Whitaker’s machine learning research is experiment-based., and that’s why he chose Michigan Tech. “There aren’t many opportunities in academia to do experiment-based research,” he says. “Most machine learning is very software-focused using pre-made datasets. I love doing the experiments myself. Research is fun. I enjoy getting paid to do what I normally would do in my free time.”

In 2019, Whitaker completed his BS in Electrical Engineering at Michigan Tech. He expects to complete his master’s degree in Electrical Engineering at the end of the summer 2021 semester, and his PhD in summer 2022. His advisors are Tim Havens and Andrew Barnard.

Whitaker would love to be a university professor one day, but first he wants to work in industry.


Background Info

Timothy Havens is associate dean for research, College of Computing; the William and Gloria Jackson Associate Professor of Computer Systems; and director of the Institute of Computing and Cybersystems (ICC). His research interests are in pattern recognition and machine learning, signal and image processing, sensor and data fusion, heterogeneous data mining, and explosive hazard detection.

Michael Roggeman is a professor in the Electrical and Computer Engineering department. His research interests include optics, image reconstruction and processing, pattern recognition, and adaptive and atmospheric optics.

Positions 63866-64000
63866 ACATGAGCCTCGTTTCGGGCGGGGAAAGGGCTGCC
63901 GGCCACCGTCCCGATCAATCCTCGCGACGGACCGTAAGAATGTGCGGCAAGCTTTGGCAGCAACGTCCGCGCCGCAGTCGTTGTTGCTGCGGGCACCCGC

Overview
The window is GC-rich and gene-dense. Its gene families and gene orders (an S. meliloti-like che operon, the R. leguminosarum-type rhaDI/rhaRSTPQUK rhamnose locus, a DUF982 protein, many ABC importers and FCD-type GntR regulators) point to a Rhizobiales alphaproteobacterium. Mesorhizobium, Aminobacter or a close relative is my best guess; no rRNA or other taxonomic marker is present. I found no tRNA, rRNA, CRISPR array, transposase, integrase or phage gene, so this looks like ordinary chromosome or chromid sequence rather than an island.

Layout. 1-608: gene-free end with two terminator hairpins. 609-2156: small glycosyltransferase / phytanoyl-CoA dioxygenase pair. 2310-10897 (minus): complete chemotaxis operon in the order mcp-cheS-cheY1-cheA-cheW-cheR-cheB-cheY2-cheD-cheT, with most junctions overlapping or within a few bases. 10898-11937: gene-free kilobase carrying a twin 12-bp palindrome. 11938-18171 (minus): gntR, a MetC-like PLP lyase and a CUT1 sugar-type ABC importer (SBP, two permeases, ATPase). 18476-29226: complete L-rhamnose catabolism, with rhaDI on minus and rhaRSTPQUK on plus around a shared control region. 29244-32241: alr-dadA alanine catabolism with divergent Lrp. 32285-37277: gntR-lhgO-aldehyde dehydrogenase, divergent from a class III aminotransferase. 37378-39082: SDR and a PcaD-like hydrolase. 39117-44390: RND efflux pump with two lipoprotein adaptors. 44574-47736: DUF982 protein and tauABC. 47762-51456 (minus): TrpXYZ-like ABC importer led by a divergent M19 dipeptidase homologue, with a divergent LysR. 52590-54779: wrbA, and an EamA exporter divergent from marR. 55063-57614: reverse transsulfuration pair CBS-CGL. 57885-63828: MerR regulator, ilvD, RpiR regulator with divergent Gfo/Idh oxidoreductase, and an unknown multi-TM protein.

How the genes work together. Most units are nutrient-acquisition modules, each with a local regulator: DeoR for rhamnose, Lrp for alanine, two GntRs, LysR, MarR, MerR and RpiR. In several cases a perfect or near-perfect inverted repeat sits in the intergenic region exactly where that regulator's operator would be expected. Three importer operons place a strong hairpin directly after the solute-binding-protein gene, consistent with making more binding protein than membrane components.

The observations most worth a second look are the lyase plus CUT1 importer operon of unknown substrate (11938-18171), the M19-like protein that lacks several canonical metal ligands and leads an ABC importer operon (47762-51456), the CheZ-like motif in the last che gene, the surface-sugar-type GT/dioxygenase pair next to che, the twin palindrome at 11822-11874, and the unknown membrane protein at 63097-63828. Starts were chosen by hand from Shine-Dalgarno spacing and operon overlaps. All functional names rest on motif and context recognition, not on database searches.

Zhaohui Wang is an associate professor in the Electrical and Computer Engineering department. Her research interests are in communications, signal processing, communication networks, and network security, with an emphasis on underwater acoustic applications.

The Naval Information Warfare Center (NIWC) Pacific and the Naval Science, Technology, Engineering, and Mathematics (STEM) Coordination Office, managed by the Office of Naval Research are conducting the Artificial Intelligence (AI) Tracks at Sea challenge.

View more details about the Challenge competition here: https://www.challenge.gov/challenge/AI-tracks-at-sea/

Watch a Navy webinar about the Challenge here: https://www.youtube.com/watch?v=MjZwvCX4Tx0.